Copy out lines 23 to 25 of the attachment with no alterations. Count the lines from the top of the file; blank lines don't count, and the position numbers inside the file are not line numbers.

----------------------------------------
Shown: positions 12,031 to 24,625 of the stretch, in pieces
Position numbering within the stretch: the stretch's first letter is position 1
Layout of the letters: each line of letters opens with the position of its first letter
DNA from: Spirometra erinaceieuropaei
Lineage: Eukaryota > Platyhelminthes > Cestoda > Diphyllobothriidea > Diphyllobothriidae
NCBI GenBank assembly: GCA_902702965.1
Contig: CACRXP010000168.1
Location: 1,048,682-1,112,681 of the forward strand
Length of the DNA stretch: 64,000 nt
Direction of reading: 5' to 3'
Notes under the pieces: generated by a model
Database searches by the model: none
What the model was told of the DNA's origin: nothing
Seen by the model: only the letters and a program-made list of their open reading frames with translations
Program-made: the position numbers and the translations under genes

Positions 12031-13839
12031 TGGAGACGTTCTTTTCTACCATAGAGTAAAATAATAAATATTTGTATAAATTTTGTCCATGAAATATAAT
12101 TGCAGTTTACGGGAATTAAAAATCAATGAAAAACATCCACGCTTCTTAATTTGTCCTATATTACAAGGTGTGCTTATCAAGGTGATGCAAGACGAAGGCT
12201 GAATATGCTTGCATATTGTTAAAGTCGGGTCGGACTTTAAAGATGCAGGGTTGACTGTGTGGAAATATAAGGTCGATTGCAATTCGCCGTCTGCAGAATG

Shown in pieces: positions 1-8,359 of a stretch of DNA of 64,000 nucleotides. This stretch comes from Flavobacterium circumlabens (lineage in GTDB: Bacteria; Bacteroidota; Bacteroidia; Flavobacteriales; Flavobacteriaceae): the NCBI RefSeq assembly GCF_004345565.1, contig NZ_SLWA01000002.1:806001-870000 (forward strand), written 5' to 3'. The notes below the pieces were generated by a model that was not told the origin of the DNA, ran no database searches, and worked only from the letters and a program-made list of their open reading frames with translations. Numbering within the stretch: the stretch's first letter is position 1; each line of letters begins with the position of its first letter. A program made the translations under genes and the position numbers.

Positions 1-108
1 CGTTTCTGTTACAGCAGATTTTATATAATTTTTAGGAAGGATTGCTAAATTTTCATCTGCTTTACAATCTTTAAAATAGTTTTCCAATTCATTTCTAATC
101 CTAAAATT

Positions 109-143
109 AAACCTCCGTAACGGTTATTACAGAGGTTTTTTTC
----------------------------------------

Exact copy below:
101 CTAAAATT

Positions 109-143
109 AAACCTCCGTAACGGTTATTACAGAGGTTTTTTTC